September 21, 2004
The presidency of the Board of Control for Cricket in India (BCCI) has become the latest Congress-BJP battleground. It is also being seen as a proxy conflict in cricket’s interminable telecast rights wars.
With Sharad Pawar, Union Agriculture Minister and Mumbai Cricket Association chief, throwing his hat into the ring — ‘‘I’m under pressure from my well-wishers,’’ he told journalists today — the candidacy of Arun Jaitley, BJP general secretary and Delhi and Districts Cricket Association chief, seems less secure.
The story of the September 29 election goes back three years, to the summer of 2001, when Jagmohan Dalmiya recaptured the BCCI chief’s post by defeating the rival A C Muthaiah faction. Dalmiya’s victory was facilitated by an alliance with Jaitley, then a Union minister. The understanding was that Dalmiya would back Jaitley as his successor.
It all seemed sewn up — until the NDA lost the Lok Sabha election. The murmurs began about Dalmiya seeking a president more acceptable to the new Congress government. ‘‘He still preferred Jaitley, with whom he had a good working relationship,’’ a senior BCCI official told The Indian Express, ‘‘but brought up the idea of Ranbir Singh Mahendra as a back-up.’’ Mahendra, Haryana cricket bigwig and son of former chief minister Bansi Lal, got into the act. A fortnight ago, he wrote a letter to party president Sonia Gandhi asking for support against ‘‘BJP man’’ Jaitley.
A senior Congress MP with access to the letter confirmed its impact: ‘‘The politicisation of the BCCI election could be said to have started with that letter. Till then Arun Jaitley was the favourite.’’ The Indian Express tried to contact Mahendra but messages at his office and calls on his cell phone fetched no response. Congress sources explained the rethink in the past week. ‘‘It was felt,’’ said a ruling party politician, ‘‘that Mahendra was a lightweight and Sharad Pawar was persuaded to take on Jaitley.’’ The BCCI electoral college consists of 30 affiliate units. The Congress controls nine of these votes. Three — Railways, Universities and Services — are institutional and will vote as per directives from the Railway, HRD and Defence Ministries. Six votes are with Congress politicians. R K Biswal, son of senior partyman B K Biswal, runs the Orissa Cricket Association. In Hyderabad, Andhra Pradesh government minister G Vinod (son of former Union minister G Venkataswamy) is the city cricket body chief. In Gujarat, former state minister Narhari Amin calls the shots. The story is similar in Madhya Pradesh, Assam and Goa. To these nine votes, Pawar can add five more from his Western Zone — Mumbai, Maharashtra, Saurashtra, Baroda and Cricket Club of India (Mumbai). That gives him a base of 14, just two short of majority. In contrast, Dalmiya is said to have only seven ‘‘sure shot’’ votes: Cricket Association of Bengal, National Cricket Club (Kolkata), Tripura, Kerala, Jharkhand, Rajasthan and Andhra Pradesh. Jaitley brings to the table the DDCA and Himachal Pradesh Cricket Association, controlled by the family of former BJP chief minister P K Dhumal.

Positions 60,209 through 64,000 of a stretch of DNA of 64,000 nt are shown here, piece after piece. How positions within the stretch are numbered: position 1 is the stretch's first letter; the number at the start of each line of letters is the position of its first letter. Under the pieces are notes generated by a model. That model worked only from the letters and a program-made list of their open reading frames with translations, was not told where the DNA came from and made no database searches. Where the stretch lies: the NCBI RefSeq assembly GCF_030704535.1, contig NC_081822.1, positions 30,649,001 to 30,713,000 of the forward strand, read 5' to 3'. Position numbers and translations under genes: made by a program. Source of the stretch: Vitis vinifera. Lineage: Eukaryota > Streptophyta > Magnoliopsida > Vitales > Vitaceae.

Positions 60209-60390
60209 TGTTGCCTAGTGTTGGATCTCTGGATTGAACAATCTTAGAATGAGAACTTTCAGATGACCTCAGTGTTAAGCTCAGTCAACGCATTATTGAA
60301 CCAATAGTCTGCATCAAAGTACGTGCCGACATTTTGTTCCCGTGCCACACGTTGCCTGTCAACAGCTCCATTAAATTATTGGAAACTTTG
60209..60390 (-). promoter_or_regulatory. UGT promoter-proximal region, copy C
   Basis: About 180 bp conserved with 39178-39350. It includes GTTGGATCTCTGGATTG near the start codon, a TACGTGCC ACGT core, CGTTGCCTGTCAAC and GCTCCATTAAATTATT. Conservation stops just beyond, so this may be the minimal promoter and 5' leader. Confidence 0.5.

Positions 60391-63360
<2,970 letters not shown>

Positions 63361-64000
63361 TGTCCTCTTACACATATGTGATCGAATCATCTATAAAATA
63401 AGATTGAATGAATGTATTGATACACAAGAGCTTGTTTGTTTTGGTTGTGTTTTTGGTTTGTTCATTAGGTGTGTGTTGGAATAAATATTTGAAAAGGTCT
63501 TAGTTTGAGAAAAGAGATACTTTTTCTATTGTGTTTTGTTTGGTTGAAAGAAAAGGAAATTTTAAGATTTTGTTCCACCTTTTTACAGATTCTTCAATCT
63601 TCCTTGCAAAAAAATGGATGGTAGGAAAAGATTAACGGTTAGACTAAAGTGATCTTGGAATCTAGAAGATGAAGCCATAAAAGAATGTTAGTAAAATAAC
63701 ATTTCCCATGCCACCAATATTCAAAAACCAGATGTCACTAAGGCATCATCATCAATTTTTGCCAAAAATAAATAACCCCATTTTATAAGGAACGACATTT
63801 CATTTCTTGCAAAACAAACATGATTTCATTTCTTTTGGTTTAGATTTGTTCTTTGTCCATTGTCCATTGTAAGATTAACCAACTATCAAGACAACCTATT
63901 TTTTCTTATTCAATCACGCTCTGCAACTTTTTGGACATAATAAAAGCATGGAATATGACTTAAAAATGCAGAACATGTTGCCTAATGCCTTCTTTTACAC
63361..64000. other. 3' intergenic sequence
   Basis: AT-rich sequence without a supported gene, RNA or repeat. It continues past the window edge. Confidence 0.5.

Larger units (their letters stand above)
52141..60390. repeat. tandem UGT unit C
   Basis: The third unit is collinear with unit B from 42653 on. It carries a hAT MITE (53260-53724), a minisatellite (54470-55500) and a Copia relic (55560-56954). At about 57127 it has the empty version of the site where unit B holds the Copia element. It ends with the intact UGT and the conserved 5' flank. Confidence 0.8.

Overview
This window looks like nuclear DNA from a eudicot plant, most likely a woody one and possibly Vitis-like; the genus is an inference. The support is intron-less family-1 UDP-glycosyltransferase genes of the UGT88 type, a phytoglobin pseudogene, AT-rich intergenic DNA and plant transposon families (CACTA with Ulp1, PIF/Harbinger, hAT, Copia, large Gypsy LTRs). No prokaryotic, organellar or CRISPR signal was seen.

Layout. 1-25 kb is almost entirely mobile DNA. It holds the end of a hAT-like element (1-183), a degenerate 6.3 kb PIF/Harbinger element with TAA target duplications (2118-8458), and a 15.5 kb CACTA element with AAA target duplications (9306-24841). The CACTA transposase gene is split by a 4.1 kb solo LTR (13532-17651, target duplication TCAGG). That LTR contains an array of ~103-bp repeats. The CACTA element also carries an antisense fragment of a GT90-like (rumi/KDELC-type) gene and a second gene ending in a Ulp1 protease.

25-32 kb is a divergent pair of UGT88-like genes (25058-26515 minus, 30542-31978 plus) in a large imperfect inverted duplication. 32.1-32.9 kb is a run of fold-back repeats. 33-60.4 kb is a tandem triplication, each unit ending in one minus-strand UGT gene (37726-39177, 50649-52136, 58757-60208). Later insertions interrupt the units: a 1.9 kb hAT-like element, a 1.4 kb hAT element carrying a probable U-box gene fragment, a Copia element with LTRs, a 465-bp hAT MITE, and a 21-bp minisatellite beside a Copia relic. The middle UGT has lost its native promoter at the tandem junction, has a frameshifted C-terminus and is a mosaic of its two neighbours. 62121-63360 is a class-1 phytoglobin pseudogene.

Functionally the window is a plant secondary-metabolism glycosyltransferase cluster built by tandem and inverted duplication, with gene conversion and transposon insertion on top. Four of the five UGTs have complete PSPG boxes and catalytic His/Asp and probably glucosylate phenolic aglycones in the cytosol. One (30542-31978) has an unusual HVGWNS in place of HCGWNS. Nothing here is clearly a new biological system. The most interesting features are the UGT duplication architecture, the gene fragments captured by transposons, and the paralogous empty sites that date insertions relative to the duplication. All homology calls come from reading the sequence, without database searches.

As per the BCCI’s rotational policy, it is North Zone’s turn to send a president. The buzz is Pawar has been offered nomination by Jammu and Kashmir and Punjab. The Jaitley camp says, however, it has been ‘‘promised the J&K vote’’. When contacted, Jaitley refused comment. A cricket official close to him said, ‘‘Politicians like Madhavrao Scindia and S K Wankhede have been BCCI presidents but they were active in cricket. Pawar, as MCA chief, has hardly attended Board meetings. For the first time, BCCI elections have been taken over by party politics. This is sad.’’
On its part, the BJP is said to be less than keen on Jaitley’s candidacy. As a senior party leader put it, ‘‘Arun did broach the subject with Venkaiah Naidu. But the party is unwilling to relieve him as a general secretary in a year packed with crucial state elections.
The BCCI is a full-time job.’’ The BCCI election has also intersected with the Zee-ESPN/Star Sports cricket rights case now being heard in court. The match continues.
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